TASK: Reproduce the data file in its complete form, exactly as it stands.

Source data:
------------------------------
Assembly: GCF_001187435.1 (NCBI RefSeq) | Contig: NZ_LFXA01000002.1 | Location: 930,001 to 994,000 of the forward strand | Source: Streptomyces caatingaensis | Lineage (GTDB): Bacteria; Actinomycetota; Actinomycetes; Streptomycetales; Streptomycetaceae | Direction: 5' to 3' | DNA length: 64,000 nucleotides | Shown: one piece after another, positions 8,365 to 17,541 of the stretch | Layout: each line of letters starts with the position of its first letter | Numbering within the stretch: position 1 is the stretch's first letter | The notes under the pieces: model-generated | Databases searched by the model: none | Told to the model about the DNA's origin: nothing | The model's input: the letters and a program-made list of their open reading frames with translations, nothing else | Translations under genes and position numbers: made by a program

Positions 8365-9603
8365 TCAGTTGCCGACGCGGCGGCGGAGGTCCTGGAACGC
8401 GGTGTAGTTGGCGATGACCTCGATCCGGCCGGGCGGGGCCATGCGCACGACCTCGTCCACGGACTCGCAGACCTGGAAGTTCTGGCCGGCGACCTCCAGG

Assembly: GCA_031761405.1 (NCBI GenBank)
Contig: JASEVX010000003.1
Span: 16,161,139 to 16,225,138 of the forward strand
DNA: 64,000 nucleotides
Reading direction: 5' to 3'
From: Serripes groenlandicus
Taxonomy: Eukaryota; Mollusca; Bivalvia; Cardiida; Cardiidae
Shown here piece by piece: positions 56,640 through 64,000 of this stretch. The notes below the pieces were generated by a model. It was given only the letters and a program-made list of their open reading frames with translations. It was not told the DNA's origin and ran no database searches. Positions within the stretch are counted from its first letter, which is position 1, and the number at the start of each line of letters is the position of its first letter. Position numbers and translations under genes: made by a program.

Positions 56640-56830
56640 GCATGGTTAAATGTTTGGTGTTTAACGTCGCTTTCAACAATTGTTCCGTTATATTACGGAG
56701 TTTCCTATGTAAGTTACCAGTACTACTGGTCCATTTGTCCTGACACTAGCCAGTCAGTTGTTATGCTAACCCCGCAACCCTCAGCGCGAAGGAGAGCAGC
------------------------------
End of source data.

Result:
Assembly: GCF_001187435.1 (NCBI RefSeq) | Contig: NZ_LFXA01000002.1 | Location: 930,001 to 994,000 of the forward strand | Source: Streptomyces caatingaensis | Lineage (GTDB): Bacteria; Actinomycetota; Actinomycetes; Streptomycetales; Streptomycetaceae | Direction: 5' to 3' | DNA length: 64,000 nucleotides | Shown: one piece after another, positions 8,365 to 17,541 of the stretch | Layout: each line of letters starts with the position of its first letter | Numbering within the stretch: position 1 is the stretch's first letter | The notes under the pieces: model-generated | Databases searched by the model: none | Told to the model about the DNA's origin: nothing | The model's input: the letters and a program-made list of their open reading frames with translations, nothing else | Translations under genes and position numbers: made by a program

Positions 8365-9603
8365 TCAGTTGCCGACGCGGCGGCGGAGGTCCTGGAACGC
8401 GGTGTAGTTGGCGATGACCTCGATCCGGCCGGGCGGGGCCATGCGCACGACCTCGTCCACGGACTCGCAGACCTGGAAGTTCTGGCCGGCGACCTCCAGG

Assembly: GCA_031761405.1 (NCBI GenBank)
Contig: JASEVX010000003.1
Span: 16,161,139 to 16,225,138 of the forward strand
DNA: 64,000 nucleotides
Reading direction: 5' to 3'
From: Serripes groenlandicus
Taxonomy: Eukaryota; Mollusca; Bivalvia; Cardiida; Cardiidae
Shown here piece by piece: positions 56,640 through 64,000 of this stretch. The notes below the pieces were generated by a model. It was given only the letters and a program-made list of their open reading frames with translations. It was not told the DNA's origin and ran no database searches. Positions within the stretch are counted from its first letter, which is position 1, and the number at the start of each line of letters is the position of its first letter. Position numbers and translations under genes: made by a program.

Positions 56640-56830
56640 GCATGGTTAAATGTTTGGTGTTTAACGTCGCTTTCAACAATTGTTCCGTTATATTACGGAG
56701 TTTCCTATGTAAGTTACCAGTACTACTGGTCCATTTGTCCTGACACTAGCCAGTCAGTTGTTATGCTAACCCCGCAACCCTCAGCGCGAAGGAGAGCAGC